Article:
Entertainment

What Samurai World Could Mean for 'Westworld' Season 2

Published On 12/05/2016 Published On 12/05/2016
thandie newton and crew on hbo westworld
John P. Johnson/HBO

Warning: this post contains spoilers through Westworld's Season 1 finale. Head to our hub Westworld World for other recaps, theories, interviews, deep dives, and suggestions for what to watch next.

On the run from Delos security last night, Maeve's daring escape led her, Felix, Hector, and Armistice to an "SW"-emblazoned lab. The fugitives found katana-clashing warriors and lines of lifeless samurai inside. "What is this place?" asked the rogue madam, doing her best impression of Westworld fans. "It's complicated," managed Felix, before a klaxon cut his explanation short.

As Westworld wrapped its first season, the hit HBO show teased several storylines for its next run. Namely: the dawn of robotic consciousness, killer hosts, and, perhaps most exciting, this reveal of a second luxury theme park -- one fans and critics have dubbed Samurai/Shogun World. The "SW" bombshell is the kind that raises big questions for Westworld's distant second season:

HBO

Where is Samurai World, and who works there?

Maeve's gang accessed Samurai World HQ by exiting the Mesa Hub and crossing a bridge. A look at Delos' corporate map isn't much help in finding the connection point because there's no indication of neighboring parks or facilities. Does that mean Samurai World has its own Mesa Hub? If so, where would it be in relation to Westworld's? And more important, where is the actual Samurai World in relation to Sweetwater? If "SW" returns in a big way next season, viewers will finally get a glimpse at another world, a development fans of Michael Crichton's 1973 film have expressed interest in for weeks. Another big implication? New cast members. This second world would need its own Dr. Ford (i.e., some sort of creative honcho), crew of techs, security guards, guests, and, of course, hosts.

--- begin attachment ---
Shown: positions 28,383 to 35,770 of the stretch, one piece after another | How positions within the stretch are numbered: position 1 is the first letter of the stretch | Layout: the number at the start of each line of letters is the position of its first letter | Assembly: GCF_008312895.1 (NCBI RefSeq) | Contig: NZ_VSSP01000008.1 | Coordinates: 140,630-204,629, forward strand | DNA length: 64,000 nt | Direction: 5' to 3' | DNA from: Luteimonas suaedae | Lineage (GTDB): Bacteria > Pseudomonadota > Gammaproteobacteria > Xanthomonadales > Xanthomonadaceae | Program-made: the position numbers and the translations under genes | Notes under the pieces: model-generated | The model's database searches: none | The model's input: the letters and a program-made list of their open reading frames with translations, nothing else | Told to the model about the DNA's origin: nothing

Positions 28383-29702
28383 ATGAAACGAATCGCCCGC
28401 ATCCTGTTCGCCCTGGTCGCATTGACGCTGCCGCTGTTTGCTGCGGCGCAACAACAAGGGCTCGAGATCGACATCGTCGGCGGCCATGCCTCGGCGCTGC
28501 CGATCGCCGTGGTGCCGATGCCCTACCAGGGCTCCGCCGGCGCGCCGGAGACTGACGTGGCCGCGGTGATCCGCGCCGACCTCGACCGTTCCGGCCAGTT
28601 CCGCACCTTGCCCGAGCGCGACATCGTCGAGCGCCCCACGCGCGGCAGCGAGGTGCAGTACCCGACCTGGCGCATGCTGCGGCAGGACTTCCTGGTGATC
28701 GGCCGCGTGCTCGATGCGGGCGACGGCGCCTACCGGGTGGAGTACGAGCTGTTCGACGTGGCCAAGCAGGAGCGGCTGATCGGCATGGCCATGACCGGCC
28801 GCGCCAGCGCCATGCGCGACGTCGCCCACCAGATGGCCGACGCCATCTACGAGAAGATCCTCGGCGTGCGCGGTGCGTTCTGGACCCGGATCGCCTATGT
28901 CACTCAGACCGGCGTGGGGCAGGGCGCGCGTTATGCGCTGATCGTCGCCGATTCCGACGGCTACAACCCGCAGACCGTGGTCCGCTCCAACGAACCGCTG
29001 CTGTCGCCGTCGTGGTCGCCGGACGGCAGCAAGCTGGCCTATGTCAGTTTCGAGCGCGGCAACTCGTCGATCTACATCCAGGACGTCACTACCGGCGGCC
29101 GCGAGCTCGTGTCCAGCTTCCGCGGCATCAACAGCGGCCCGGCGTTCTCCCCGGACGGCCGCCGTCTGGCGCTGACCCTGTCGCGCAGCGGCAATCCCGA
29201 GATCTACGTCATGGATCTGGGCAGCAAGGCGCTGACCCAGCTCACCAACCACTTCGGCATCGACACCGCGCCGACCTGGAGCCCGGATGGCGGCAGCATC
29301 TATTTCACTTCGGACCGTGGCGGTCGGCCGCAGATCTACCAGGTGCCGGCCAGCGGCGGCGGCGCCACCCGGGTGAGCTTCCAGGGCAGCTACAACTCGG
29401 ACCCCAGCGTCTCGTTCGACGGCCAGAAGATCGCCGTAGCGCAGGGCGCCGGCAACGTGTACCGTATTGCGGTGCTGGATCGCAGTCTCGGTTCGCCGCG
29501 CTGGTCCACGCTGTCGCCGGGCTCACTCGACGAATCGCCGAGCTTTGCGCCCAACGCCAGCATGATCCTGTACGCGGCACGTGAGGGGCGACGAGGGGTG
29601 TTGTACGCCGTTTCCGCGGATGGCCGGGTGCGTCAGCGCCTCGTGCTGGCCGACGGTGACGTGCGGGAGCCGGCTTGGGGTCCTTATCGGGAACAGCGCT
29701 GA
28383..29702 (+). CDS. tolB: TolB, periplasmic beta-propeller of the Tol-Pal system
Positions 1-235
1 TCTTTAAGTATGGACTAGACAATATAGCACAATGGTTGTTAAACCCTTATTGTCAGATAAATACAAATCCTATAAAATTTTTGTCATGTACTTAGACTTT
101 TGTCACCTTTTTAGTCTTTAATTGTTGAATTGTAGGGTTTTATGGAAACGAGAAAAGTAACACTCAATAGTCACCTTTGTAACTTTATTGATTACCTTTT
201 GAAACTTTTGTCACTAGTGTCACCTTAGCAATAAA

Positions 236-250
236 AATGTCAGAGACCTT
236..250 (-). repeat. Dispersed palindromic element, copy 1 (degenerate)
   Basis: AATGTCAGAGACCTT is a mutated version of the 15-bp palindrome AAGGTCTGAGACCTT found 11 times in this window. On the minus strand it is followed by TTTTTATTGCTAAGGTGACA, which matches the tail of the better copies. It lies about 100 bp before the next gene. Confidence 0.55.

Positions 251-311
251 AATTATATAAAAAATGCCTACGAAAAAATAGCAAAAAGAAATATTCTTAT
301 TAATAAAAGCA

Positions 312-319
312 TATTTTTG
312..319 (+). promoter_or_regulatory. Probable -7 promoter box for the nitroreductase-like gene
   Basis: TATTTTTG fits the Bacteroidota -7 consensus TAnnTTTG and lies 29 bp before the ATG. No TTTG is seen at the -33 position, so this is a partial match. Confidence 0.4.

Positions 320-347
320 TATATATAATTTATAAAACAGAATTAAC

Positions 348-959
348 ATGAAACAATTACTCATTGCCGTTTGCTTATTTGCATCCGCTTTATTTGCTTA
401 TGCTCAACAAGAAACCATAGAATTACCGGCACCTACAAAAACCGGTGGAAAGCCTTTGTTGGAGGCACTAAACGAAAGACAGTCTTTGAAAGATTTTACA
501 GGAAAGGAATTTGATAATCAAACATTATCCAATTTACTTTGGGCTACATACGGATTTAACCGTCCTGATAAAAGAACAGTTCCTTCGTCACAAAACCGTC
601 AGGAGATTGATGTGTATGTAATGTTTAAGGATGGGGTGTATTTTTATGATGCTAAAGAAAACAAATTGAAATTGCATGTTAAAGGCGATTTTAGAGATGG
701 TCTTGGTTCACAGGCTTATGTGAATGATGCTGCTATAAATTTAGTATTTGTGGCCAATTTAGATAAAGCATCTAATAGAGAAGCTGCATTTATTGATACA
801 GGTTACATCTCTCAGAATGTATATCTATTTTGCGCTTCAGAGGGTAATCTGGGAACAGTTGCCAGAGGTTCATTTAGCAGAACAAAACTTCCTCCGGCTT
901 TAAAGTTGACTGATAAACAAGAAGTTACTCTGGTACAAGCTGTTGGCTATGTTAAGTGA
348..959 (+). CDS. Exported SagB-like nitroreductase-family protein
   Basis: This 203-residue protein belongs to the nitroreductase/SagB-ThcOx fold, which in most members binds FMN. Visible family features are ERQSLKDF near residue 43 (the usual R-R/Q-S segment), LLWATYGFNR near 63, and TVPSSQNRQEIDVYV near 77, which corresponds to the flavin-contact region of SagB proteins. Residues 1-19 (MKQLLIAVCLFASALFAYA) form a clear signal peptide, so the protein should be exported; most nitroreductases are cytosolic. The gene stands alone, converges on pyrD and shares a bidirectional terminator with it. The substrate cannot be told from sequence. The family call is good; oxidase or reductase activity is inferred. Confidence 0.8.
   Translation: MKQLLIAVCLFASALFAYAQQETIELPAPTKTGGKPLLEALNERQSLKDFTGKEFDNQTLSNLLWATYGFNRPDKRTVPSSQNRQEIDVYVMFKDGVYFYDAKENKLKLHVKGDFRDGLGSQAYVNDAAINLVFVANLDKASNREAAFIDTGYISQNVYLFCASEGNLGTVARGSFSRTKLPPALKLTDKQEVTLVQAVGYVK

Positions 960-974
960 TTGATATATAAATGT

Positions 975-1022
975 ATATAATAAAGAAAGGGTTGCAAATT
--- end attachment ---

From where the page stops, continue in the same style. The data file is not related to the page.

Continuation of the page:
HBO

How many parks are there?

Crichton's original Westworld had two other worlds (Roman World and Medieval World) guests and techs could access. A sequel also introduced Spa World and Future World, yet more locations inspired by old Hollywood genre fantasies. Fans who suspected Westworld co-creator Jonathan Nolan was being cheeky at New York Comic Con when, back in October, he said "no" to the existence of Roman World and Medieval World -- but didn't outright say no to the existence of additions like Samurai World -- must feel vindicated for reading between the lines.

The question now: are there even more parks? How many? Samurai World likely won't just be one of two. In Episode 8, Teddy asked the Man in Black to explain who he was, noting, "You speak like you own this world." To which Ed Harris's character replied: "Not just this one. You want to know who I am? Who I really am? I'm a god, a titan of industry."

Was this the Delos chief hinting that he made a business out of Ford's dreams, exploiting the vision of a luxury theme park and turning it into a Disneyland-like network of mini-parks? Or is that idea in development, part of Delos' multi-pronged plan to expand after Ford's ouster? Whatever the case there, Felix's note to Maeve, which held the coordinates for her daughter, at least cemented the fact that Westworld isn't alone (see above). Using a number system for only one park? Unnecessary and crazy.

HBO

What does all this mean for Season 2's plot?

Depending on how faithful Nolan and Co. want to be, the existence of Samurai World could very well mean that, similar to Crichton's original movie, all the properties operating under Delos Inc. now run the risk of suffering Westworld's fate: robotic consciousness spreading like a computer virus. Will Dolores target the SW lab to liberate the automata from their abusive human overlords? Or, if Ford's influence extended outside Westworld, will the samurai already be part of his new narrative? This is a more-questions-than-answers situation, but one thing's clear: Season 2 will be intense, set to operate on a more expansive scale. "If the first season is defined by control," Nolan said in HBO's post-show interview, "the second season is defined by chaos."

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Sean Fitz-Gerald is a staff writer at Thrillist Entertainment. Find him on Twitter: @srkfitzgerald.

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